Fleet Driver Training and Management of

Occupational & Work Related Road Risk (WRRR)


Nearly all companies and organisations use vehicles in one way or another but very few follow their Driving for Work Policy correctly or in some cases, do not even have such a policy.

There can be many reasons for this including:

  • Not including work-related driving within the overall health and safety policy of the company.
  • Insufficient expertise to deal with managing occupational road risk by Health and Safety Advisors and /or managers.
  • Insufficient policies to deal specifically with driver and vehicle risk, ranging from incorrect documentation and driver licensing checks through to unrealistic scheduling and inappropriate vehicle use.
  • Driver assessment and training strategies being conducted by staff or advisors who have no formal driver training qualifications. E,g, are they on the DVSA Fleet Instructor Register?


Compliance to Health & Safety legislation is a major part of any company employing any number of people. The need to address work-related road safety comes from various laws and regs, and they apply to any employee from those whose main job is driving, to those who only drive occasionally for work. They also apply equally to those who use company-owned vehicles and those who use their own vehicles for work-related journeys.

In Sept 1993, the DfT and the HSE published ‘Driving At Work’ which states that “health and safety law applies to on-the-road activities, and risks should be managed within a health and safety system”. ‘Driving at Work’ also states “some employers believe, incorrectly, that provided they comply with certain road traffic law requirements, e.g drivers hold a licence and vehicles are MOTd, that this is enough to ensure the safety of their employees, and others, whilst they are on the road”.

The Health & Safety at Work Act 1974 requires employers to ensure, so far as reasonably practicable, the H&S of employees while at work. Employers also have a responsibility to ensure that others are not put at risk by their work-related driving activities.

Under the Management of Health & Safety at Work Regulations 1999, employers have a responsibility to manage H&S effectively. They need to carry out risk assessments of the risks to the H&S of their employees, whilst they are at work, and to others who may be affected by their activities. This includes any driving activity on the road. The regulations require the risk assessment to be reviewed periodically to ensure it remains valid. Employers should consider the risks to employees on the road in the same way as for those in a workplace.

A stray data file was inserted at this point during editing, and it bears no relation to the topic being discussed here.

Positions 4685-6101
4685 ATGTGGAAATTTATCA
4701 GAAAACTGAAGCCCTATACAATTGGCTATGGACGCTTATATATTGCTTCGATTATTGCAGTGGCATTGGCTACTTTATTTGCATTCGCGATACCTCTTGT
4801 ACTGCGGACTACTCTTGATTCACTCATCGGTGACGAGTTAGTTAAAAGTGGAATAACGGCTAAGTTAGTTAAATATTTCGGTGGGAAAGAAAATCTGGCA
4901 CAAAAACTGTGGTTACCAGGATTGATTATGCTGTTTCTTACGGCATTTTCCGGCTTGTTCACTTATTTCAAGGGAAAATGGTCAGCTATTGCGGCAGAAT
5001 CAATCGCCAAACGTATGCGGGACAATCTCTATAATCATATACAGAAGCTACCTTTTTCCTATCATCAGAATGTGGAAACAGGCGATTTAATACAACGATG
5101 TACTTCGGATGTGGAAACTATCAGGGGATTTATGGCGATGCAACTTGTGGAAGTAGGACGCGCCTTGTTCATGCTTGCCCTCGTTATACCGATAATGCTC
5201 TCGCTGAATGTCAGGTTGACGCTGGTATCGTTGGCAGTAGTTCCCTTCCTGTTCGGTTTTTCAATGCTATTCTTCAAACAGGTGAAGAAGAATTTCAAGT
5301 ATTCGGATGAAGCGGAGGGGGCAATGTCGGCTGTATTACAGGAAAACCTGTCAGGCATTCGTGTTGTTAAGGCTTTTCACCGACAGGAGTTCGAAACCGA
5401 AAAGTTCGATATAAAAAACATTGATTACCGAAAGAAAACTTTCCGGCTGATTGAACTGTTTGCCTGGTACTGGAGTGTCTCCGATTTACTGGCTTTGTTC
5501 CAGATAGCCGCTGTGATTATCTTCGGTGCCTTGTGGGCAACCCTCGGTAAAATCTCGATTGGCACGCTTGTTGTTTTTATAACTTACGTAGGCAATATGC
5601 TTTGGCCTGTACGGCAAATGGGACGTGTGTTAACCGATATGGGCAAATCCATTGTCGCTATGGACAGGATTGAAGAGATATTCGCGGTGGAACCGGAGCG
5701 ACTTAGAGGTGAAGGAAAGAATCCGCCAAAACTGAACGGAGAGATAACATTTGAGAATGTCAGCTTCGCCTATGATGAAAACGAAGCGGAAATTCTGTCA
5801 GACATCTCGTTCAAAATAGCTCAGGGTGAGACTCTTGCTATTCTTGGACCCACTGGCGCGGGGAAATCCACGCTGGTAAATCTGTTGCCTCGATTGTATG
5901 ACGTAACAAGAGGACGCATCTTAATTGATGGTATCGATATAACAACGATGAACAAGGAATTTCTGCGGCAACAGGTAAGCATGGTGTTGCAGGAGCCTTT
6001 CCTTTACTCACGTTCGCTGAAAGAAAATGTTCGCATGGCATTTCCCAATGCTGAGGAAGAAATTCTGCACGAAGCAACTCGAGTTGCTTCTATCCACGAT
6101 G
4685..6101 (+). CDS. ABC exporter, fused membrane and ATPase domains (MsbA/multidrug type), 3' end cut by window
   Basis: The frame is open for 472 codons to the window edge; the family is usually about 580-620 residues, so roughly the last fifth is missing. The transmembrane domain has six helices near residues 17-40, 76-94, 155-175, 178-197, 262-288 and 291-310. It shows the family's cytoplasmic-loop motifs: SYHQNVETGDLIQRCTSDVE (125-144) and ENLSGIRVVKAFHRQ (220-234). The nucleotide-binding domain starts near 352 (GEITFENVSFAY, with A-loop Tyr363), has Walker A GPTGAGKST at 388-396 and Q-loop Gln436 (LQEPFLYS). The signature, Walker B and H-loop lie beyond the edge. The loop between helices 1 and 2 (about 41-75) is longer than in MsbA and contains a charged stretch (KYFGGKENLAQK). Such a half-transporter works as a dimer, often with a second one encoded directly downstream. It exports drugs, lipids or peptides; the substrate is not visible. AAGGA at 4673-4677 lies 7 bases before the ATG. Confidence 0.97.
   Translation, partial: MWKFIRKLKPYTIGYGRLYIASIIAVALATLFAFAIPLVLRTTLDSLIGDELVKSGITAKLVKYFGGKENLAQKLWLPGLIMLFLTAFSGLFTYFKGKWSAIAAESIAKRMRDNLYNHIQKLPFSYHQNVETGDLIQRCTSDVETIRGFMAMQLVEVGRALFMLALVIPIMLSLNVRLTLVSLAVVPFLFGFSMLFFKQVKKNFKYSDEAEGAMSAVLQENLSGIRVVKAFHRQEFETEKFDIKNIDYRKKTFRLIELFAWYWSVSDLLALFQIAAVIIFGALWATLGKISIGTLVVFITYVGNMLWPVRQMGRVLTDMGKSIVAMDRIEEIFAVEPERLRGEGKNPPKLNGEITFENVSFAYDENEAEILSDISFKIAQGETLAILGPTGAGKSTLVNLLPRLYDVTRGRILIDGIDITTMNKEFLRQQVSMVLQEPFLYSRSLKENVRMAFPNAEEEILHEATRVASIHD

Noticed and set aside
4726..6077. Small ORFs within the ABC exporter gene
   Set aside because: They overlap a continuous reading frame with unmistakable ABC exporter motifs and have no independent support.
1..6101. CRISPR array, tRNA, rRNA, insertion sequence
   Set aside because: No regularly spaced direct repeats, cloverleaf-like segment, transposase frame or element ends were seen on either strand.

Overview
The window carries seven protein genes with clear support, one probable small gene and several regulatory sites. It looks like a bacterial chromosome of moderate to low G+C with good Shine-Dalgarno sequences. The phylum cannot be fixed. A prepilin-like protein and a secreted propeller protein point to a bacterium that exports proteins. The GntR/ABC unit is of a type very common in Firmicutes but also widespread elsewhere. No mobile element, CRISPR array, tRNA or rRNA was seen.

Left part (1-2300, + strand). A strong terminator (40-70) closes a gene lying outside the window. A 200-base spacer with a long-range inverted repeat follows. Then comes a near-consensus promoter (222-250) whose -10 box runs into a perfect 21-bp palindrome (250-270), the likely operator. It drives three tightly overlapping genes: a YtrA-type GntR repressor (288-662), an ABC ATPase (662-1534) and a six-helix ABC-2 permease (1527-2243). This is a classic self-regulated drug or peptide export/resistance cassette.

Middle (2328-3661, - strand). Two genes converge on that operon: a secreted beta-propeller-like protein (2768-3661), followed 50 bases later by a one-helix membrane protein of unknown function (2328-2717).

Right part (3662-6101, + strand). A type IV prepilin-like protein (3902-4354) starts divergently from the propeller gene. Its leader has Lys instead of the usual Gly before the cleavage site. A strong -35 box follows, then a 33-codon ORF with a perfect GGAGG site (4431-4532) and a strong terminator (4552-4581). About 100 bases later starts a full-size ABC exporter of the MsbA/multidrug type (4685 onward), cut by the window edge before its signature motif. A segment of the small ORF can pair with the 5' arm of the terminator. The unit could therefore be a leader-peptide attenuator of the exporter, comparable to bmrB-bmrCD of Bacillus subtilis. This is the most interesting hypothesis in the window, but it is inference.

There are also sections of the Corporate Manslaughter & Homicide Act 2007 that were brought in to make it possible to prosecute companies or other organisations should their management procedures, or lack of them, have been found to cause a death. The first company to be convicted by this act received a £385,000 fine.


The benefits

The true costs of accidents to organisations are nearly always higher than just the costs of repairs and insurance claims. The consequences of an accident with small businesses are likely to be proportionately greater than on a larger business with greater resources. The benefits to you from managing work-related road safety can be very worthwhile, no matter what the size of your business.

  • It allows you to exercise better control over costs, such as fuel, wear and tear, insurance premiums, legal fees and claims from employees and third parties.
  • It also allows you to make informed decisions about matters such as driver training and vehicle purchase and helps you identify where health and safety improvements can be made.
  • Case studies and research have shown that benefits from managing work-related road safety and reducing accidents include:
    • Fewer days lost due to injury
    • Reduced risk of work-related ill-health
    • Reduced stress and improved morale
    • Less need for investigation and paperwork
    • Less lost time due to work rescheduling
    • Fewer vehicles off the road for repair
    • Reduced running costs through better driving standards
    • Fewer missed orders and business opportunities so the reduced risk of losing the goodwill of customers
    • Less chance of key employees being banned from driving, e.g. as a result of points on their licence.

Promoting sound health and safety driving practices and a good safety culture at work may well spill over into private driving, which could reduce the chances of staff being injured in an accident outside work.


The Training

Our training and development programmes include the following:

  • License & Entitlement checks
  • New driver assessments (pre/post-employment)
  • Existing driver development and assessments
  • Specified risk assessment as required
  • Eco-friendly driver training
  • Accident prevention and management courses
  • Refresher training on Highway Code issues

With all businesses, there is no “one size fits all” and so our training courses are “needs-based”, ensuring that your business, and drivers, gain maximum benefit aimed at providing real financial savings for the business and a better work environment for the staff.


After an initial consultation, we will be able to advise you of any recommendations to your management of work-related road risk strategy and set out a plan of action to address any issues.